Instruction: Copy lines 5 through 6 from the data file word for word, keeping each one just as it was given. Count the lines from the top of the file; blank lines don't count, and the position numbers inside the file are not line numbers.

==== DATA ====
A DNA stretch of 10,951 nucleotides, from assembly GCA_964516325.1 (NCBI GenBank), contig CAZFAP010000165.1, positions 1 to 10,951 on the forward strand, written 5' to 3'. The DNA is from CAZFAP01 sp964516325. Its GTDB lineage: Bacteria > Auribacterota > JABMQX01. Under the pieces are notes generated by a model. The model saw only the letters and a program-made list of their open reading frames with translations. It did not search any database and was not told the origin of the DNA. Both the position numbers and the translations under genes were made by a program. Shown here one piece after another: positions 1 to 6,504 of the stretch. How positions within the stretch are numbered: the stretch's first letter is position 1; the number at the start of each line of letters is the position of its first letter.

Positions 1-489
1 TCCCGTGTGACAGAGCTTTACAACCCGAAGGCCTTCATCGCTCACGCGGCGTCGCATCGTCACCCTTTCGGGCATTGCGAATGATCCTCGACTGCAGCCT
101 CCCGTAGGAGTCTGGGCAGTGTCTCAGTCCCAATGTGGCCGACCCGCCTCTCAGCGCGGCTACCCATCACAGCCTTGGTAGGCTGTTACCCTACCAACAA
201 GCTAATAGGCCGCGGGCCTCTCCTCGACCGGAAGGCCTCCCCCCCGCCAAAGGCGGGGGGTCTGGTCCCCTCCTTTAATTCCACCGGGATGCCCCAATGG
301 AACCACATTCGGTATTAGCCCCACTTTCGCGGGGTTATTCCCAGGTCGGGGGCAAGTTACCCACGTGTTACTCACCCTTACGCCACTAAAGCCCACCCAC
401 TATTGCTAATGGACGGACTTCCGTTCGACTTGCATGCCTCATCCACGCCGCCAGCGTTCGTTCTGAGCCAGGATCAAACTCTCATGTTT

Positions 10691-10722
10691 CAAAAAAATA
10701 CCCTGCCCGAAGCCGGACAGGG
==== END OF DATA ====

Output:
201 GCTAATAGGCCGCGGGCCTCTCCTCGACCGGAAGGCCTCCCCCCCGCCAAAGGCGGGGGGTCTGGTCCCCTCCTTTAATTCCACCGGGATGCCCCAATGG
301 AACCACATTCGGTATTAGCCCCACTTTCGCGGGGTTATTCCCAGGTCGGGGGCAAGTTACCCACGTGTTACTCACCCTTACGCCACTAAAGCCCACCCAC